14.8 In the Fig. 14.28 \(P_1\) represents a polarizer whose transmission axis forms an angle of \(30^{\circ }\) with respect to the vertical axis OX . L is a plate of a uniaxial crystal with thickness d unknown. The optic axis is parallel to its faces. \(P_2\) is an analyzer with a transmission axis that makes an angle \(\varphi \) with respect to the vertical axis. The system is illuminated perpendicularly with a radiation composed by two wavelengths of \(\lambda _1=400\) nm and \(\lambda _1=600\) nm, respectively. Calculate the minimum thickness d of the plate up to \(1\,\) mm so that the analyzer \(P_2\) is able to completely avoid that one of the wavelengths crosses \(P_2\) . Explain the value of \(\varphi \) for all the solutions found. Assume that \(n_1-n_2=0.01\) for both wavelengths.

Fig. 14.28 System composed by an anisotropic plate of unknown thickness, one polarizer and one analyzer

Solution

The only possibility for extinguishing with one polarizer any radiation, after light crosses the anisotropic material, is that the beam at the exit of the plate must be linearly polarized. For this reason, in order to ensure that the polarization of light that impinges the analyzer is linear, we will first impose the condition

$$\begin{aligned} \delta =\frac{2\pi }{\lambda }(n_{1}-n_{2})d=N\pi . \end{aligned}$$

(14.73)

Equation (

14.73 ) guaranties a linear state of polarization, but depending on

N being either even or odd, the plane of polarization may change.

To face this problem it is important to note that, what we are going to seek is the minimum thickness up to 1 mm for detecting only one of the two radiations (400 or 600 nm) that combined form the light beam. In this way, we will first use (

14.73 ) setting

\(d=1\) mm, which is the limit. This will give us the value of

N that fulfills (

14.73 ) for

\(d=1\) mm. Introducing the corresponding data we have

$$\begin{aligned} \delta =\frac{2\pi }{400\cdot 10^{-9}}(0.01)\,1\cdot 10^{-3}=2\pi \,25=N\pi \Longrightarrow N=50. \end{aligned}$$

(14.74)

Fig. 14.29 Electric fields for both lights

This result means that there is a change of the phase of light at the exit of the material. However, as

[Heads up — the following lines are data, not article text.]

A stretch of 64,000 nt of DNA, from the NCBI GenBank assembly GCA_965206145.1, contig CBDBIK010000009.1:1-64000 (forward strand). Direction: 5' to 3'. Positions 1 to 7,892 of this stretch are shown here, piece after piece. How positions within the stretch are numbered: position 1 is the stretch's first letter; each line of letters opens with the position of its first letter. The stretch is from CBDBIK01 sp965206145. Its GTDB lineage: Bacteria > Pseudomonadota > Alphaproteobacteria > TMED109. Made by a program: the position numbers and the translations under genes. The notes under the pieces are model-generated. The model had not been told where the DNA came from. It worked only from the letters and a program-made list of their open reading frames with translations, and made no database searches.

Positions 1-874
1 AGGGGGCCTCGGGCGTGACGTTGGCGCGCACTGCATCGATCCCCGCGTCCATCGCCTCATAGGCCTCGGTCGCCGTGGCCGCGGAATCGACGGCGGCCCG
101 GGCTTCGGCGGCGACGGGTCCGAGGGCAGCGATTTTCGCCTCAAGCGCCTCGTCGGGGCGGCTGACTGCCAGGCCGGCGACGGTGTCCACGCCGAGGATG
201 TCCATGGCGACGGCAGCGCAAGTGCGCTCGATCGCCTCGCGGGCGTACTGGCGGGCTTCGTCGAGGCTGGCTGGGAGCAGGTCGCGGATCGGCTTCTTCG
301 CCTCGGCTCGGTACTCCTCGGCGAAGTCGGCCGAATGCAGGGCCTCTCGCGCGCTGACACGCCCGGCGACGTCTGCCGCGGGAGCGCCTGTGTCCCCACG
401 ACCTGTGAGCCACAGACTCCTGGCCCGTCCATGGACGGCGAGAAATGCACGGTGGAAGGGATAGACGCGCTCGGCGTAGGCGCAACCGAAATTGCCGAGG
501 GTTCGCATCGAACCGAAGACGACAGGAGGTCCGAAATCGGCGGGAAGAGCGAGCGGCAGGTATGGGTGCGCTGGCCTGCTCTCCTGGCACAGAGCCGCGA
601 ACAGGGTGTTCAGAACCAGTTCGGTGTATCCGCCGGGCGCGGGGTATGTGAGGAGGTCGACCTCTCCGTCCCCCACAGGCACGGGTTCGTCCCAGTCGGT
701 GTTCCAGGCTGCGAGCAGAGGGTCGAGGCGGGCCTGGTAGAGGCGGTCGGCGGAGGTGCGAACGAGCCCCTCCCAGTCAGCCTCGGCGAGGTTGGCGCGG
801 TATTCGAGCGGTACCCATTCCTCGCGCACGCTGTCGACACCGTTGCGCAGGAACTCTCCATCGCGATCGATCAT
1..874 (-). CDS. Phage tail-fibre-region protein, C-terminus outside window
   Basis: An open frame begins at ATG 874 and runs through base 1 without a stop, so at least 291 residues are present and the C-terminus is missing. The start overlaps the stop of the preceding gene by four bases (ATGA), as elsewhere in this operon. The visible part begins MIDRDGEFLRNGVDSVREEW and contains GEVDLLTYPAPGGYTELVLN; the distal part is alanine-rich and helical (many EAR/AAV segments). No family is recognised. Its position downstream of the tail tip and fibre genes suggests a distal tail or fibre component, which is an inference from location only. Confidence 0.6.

N is an even number it is equivalent to say, that no modification of the state of polarization accounts (observe that

\(\delta =2\pi .\,25\) ) if the sample would have a thickness of 1 mm. But the specimen must be thicker than

\(d=1\) mm, therefore if we substitute into (

14.73 ) the next integer number, i.e.

\(N=51\) , leaving

d as unknown, we can find out the value of

d up to 1 mm that verifies the condition required. Note that with

\(N=51\) we conserve a linear polarization state of light, which is necessary for guaranteeing the extinction of a wavelength when light crossing the analyzer for some location of it (until now unknown). However, in viewing polarization only, for

\(N=51\) it is equivalent to say that

\(\delta =\pi \) , light modifies its plane of vibration. In other words, light impinges on the sheet perpendicularly with its electric field forming an angle

\(\alpha =30^{\circ }\) with the vertical axis, and when the beam exits the material

\(\alpha =-30^{\circ }\) (with respect to

OX ). Therefore, setting

\(N=51\) into (

14.73 ) leads to

$$\begin{aligned} \delta =51\pi =\frac{2\pi }{\lambda }(n_{1}-n_{2})d\Longrightarrow d=\frac{51\pi \lambda }{2\pi (n_{1}-n_{2})}=1.02\,\,\mathrm{mm}. \end{aligned}$$

(14.75)

Now, let us make the same calculation for the radiation of

\(\lambda =600\) nm. To do this, we employ (

14.73 ) again, but for this wavelength obtaining

$$\begin{aligned} \delta =\frac{2\pi }{600\cdot 10^{-9}}(0.01)\,1\cdot 10^{-3}=2\pi \,16.7=N\pi \Longrightarrow N=33.33. \end{aligned}$$

(14.76)

This result shows that for 1 mm and